Synopses & Reviews
"An excellent overview of the role that Asians and Asian Americans have come to play in the world of Western classical music. It is beautifully written, extremely lucid, and well researched. What is particularly enlightening here is the author's dedication in seeking out many musicians to interview and her integration of these stories into a coherent whole.
—Timothy D. Taylor, Professor of Ethnomusicology and Musicology, University of California, Los Angeles
In the first book to account for the growing prominence of Asians in the world of Western classical music, Mari Yoshihara grapples with the significance of this trend. This is a book about the about the origins of a social and cultural phenomenon, but it is also about the lives and work of individual musicians devoted to their art.
Musicians of Asian descent enjoy unprecedented prominence in concert halls, conservatories, and classical music performance competitions. In the first book on the subject, Mari Yoshihara looks into the reasons for this phenomenon, starting with her own experience of learning to play piano in Japan at the age of three. Yoshihara shows how a confluence of culture, politics and commerce after the war made classical music a staple in middle-class households, established Yamaha as the world's largest producer of pianos and gave the Suzuki method of music training an international clientele. Soon, talented musicians from Japan, China and South Korea were flocking to the United States to study and establish careers, and Asian American families were enrolling toddlers in music classes.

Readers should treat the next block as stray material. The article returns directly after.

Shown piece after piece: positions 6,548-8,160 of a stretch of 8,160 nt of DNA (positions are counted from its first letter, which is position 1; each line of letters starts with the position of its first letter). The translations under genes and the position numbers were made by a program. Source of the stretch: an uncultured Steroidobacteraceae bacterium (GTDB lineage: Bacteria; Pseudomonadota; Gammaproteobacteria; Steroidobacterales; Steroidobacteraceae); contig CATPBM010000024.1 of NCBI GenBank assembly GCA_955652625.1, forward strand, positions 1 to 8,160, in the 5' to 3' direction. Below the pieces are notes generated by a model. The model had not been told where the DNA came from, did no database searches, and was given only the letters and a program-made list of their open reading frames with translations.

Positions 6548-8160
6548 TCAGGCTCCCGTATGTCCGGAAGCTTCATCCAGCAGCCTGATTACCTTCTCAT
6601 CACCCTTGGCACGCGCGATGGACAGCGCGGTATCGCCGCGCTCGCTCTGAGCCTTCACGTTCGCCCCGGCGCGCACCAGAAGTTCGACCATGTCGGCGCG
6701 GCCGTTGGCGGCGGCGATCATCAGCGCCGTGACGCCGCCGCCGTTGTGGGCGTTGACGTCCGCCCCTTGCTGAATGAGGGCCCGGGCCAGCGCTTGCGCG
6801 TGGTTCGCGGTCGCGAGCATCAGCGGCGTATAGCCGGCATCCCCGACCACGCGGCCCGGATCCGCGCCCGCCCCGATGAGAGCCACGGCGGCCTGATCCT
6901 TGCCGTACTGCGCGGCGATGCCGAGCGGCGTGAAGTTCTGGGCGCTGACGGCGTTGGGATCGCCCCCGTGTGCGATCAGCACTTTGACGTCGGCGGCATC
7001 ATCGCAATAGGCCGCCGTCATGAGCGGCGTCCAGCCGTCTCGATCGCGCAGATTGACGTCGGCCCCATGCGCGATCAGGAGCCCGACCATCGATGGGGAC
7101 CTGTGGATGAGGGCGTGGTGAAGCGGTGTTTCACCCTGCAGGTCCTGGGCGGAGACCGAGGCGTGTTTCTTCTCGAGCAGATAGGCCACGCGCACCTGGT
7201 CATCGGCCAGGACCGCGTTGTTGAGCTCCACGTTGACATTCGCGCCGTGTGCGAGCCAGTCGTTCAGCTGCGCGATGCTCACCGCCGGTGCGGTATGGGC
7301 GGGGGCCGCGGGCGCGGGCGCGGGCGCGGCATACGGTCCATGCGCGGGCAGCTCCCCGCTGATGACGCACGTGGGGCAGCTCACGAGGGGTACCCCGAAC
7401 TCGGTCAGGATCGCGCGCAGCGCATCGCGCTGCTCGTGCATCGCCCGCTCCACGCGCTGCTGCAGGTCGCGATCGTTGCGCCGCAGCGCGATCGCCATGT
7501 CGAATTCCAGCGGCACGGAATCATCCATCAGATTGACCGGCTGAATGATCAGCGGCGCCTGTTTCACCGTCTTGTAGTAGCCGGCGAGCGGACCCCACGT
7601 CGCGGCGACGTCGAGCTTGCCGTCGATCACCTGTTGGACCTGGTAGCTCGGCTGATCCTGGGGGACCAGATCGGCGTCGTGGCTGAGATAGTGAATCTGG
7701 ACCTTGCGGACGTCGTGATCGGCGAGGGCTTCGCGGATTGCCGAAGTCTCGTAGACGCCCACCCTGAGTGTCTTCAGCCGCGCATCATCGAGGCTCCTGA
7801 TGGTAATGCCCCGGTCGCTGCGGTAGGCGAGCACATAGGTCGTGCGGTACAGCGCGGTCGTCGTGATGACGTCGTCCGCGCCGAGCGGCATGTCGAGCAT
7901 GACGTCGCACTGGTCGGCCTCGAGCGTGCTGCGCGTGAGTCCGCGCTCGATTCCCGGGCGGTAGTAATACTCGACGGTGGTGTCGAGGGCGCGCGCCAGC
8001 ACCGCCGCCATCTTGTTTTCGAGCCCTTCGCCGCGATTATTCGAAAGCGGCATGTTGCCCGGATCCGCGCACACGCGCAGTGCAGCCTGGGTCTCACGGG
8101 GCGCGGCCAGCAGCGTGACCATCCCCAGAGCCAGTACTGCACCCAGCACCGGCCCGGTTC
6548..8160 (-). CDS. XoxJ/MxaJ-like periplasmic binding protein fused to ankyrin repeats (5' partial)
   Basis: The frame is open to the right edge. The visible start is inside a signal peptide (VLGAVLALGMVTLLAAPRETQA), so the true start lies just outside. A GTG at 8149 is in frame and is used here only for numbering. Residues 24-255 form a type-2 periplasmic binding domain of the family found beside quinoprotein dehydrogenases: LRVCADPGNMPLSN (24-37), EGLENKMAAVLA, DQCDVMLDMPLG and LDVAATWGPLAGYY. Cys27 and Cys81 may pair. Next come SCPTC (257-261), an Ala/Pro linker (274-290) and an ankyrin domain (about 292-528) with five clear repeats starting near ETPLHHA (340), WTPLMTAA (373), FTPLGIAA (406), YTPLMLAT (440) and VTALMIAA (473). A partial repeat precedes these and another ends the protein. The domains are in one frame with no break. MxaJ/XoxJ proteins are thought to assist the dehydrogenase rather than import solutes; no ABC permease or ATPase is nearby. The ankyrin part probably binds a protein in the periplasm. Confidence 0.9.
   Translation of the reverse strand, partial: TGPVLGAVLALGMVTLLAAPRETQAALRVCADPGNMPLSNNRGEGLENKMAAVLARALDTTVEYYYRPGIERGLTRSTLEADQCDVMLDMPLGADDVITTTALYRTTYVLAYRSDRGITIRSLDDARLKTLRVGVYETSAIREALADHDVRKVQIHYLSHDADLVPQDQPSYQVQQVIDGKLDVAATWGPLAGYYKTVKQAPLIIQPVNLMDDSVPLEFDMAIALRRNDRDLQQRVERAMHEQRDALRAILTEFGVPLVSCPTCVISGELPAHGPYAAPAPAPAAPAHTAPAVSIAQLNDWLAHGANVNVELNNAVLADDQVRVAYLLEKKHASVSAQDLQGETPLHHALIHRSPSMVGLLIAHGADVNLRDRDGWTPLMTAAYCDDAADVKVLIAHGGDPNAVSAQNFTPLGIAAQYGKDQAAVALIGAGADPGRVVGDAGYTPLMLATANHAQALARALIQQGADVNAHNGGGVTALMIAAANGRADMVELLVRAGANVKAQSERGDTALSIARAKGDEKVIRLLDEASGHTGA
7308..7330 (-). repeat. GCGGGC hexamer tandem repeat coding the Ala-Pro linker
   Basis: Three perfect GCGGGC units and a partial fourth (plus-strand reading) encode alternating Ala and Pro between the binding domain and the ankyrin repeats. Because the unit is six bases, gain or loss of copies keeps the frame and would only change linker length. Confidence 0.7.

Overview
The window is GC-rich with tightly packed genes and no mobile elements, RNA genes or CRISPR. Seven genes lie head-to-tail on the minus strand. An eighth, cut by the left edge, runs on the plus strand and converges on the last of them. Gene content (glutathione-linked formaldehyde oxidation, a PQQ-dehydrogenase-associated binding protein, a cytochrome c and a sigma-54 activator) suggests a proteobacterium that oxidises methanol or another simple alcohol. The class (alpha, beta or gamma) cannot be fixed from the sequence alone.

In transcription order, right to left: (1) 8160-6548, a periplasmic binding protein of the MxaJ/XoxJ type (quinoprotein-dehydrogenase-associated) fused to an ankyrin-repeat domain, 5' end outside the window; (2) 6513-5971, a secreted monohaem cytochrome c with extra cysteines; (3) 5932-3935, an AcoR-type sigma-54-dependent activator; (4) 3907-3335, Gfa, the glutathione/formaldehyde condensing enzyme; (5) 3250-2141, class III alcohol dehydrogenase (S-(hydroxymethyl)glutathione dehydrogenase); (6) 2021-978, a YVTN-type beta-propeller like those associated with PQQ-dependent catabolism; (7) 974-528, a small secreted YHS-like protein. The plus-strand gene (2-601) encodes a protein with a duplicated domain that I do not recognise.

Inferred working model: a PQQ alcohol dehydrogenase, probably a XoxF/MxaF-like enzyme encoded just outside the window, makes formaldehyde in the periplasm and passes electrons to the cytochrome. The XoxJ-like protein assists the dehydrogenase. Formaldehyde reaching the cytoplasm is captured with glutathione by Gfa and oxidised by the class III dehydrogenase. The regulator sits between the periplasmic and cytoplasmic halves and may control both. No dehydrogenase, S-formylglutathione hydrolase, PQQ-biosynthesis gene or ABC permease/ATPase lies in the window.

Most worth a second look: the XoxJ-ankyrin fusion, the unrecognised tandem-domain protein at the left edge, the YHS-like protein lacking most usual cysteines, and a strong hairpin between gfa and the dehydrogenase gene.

Against this historical backdrop, Yoshihara interviews Asian and Asian American musicians, such as Cho-Liang Lin, Margaret Leng Tan, Kent Nagano, who have taken various routes into classical music careers. They offer their views about the connections of race and culture and discuss whether the music is really as universal as many claim it to be. Their personal histories and Yoshihara's observations present a snapshot of today's dynamic and revived classical music scene.
About the Author
Mari Yoshihara is Associate Professor of American Studies at the University of Hawaii at Manoa.She is the author of Embracing the East: White Women and American Orientalism.
Table of Contents
Introduction: A Rising Scale in Relative Minor
Chapter 1. Early Lessons in Globalization
Chapter 2. The Roots and Routes of Asian Music
Chapter 3. Playing Gender
Chapter 4. Class Notes
Chapter 5. A Voice of One's Own
Conclusion: Musicians First
About the Author